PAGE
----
Seemingly crafting your own niche in a genre is something to be proud of – a feeling known all too well by Bristol wunderkind, Joker. The producer started making tunes at 14, was DJing regularly a year later, was dubstep’s great hope by 18 and has spent the last few years perfecting his own sound, aptly titled “Purple.” Joker, a.k.a. Liam Mclean, describes his spectrum of the scene as ‘gully, space boy, goon music’ – a slang ridden explanation of a style that plays on the sparseness of the beats, the pseudo-jazziness of the keys, the heaviness of the bass, and the crunchiness of the synths. He has solidified his impact on the dubstep scene by consistently kicking out a run of truly impeccable tracks, each one quirkier and funkier than the last.
The most attractive aspect of Joker’s productions are the sexiness of each jam, laden with his trademark ultra-granulated synths, which are so heavily filtered and drenched in texture that they are nearly impossible to resist. His works traditionally exhibit loud beats with hard drums, skilled synth melodies and sharp arrangements – with undertones reaching into the jazz realm.
I was first taken aback by the Bristol boy’s goon appeal when I was introduced to one of his collaborations with his Purple partner-in-grime, Ginz, entitled “Re-Up”. But Joker has been developing his own unique production style since he turned 15. Tastemakers were first cued in on his works by none other than dubstep heavyweight and Tectonic label owner, Pinch.
“His music is bold and forthcoming, bass heavy, intricately melodic, and well-structured. I would say his sound is somewhere between Roll Deep’s productions, Low Deep, the Neptunes, and Super Mario Cart! He is very obviously influenced by computer game music but he still manages to evoke a strong sense of emotion.”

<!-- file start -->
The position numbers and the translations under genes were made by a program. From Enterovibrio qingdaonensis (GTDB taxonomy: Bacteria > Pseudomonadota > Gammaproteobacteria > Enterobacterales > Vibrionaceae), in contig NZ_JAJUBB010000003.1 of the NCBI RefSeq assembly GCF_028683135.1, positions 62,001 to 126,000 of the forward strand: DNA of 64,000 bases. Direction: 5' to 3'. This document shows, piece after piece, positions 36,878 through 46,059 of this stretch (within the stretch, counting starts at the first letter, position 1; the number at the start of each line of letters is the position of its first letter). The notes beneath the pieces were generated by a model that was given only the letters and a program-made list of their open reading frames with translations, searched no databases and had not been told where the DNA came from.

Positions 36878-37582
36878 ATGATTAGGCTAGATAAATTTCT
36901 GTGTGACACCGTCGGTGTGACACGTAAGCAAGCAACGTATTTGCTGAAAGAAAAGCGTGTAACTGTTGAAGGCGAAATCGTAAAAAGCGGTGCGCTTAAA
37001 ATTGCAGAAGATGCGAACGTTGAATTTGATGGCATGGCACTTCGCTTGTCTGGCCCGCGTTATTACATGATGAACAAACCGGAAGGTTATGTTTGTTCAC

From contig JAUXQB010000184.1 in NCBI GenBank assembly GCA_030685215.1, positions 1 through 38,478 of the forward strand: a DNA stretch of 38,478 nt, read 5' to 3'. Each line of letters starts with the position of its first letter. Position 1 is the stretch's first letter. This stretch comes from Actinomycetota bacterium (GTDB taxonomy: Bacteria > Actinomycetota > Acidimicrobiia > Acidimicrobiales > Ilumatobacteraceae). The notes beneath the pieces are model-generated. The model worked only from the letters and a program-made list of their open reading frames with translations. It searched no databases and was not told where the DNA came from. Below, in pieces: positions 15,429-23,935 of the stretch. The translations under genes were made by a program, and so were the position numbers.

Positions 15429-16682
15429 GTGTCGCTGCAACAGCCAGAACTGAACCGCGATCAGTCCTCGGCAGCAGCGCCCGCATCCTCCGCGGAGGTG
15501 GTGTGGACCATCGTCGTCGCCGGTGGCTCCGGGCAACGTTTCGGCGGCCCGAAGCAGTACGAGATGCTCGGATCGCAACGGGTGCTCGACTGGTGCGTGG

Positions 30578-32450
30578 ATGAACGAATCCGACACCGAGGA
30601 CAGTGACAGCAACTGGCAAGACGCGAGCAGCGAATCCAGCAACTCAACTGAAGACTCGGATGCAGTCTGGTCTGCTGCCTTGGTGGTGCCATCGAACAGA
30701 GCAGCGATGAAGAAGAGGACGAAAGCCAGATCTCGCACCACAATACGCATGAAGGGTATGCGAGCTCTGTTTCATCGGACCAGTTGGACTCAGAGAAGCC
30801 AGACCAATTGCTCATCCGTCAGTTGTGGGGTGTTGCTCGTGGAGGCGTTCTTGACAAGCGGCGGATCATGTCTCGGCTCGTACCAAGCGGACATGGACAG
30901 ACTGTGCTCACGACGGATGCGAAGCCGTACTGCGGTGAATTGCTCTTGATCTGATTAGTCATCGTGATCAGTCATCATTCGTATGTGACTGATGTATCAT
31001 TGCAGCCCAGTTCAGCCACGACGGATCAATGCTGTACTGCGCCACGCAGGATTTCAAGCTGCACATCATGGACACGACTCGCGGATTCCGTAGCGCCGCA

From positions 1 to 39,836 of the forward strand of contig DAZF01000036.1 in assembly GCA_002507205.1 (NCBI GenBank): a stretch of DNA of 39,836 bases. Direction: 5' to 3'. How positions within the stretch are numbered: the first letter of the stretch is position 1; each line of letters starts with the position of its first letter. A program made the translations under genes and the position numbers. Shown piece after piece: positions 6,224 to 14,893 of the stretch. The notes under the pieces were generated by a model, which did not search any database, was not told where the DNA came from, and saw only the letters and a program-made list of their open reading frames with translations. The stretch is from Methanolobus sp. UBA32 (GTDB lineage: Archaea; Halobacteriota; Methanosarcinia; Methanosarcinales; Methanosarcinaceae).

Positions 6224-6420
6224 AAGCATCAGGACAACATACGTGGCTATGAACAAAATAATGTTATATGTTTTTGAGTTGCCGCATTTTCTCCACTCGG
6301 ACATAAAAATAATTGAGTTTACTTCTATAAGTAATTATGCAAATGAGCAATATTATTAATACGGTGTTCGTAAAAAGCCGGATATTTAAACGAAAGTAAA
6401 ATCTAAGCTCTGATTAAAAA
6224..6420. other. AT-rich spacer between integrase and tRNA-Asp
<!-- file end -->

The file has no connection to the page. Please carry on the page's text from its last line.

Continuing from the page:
Undoubtedly, Joker’s productions do have a glossed over, video-game vibe to them. His 2010 release of “Tron” clearly backs the comparisons, heavily drenched equally in both bassweight and synth-work – giving the impression of racing down a digitized track in some sort of computerized environment.
At such a young age, it’s hard to believe he has made such an impact on the scene as has. However, his influence is increasing across the entire genre, and his popularity spanning worldwide. The producer is responsible for one of the most highly anticipated releases of the year, his collaboration with Bristol drum and bass champ, TC, known as “It Ain’t Got a Name.”
Another aspect of the artist’s pull is his work’s dance-ability – standing out in a genre that traditionally is asked, “How do you dance to this shit?” Leaving other producers seeming almost flatfooted, Joker meticulously crafts a funky, grimey style that truly has no mercy on the dancefloor. Indisputably, Joker is one of the standout artists in an already over-saturated genre. His creative blend of dubstep, grime, garage, R&B, and funk is relatively unmatched. I suppose this is the basis of the creation of his personalized spectrum of the scene. I’m sure in the near future we will see several attempts to cop his ‘purple’ swag, but no one can do it like the original goony, space boy.- McG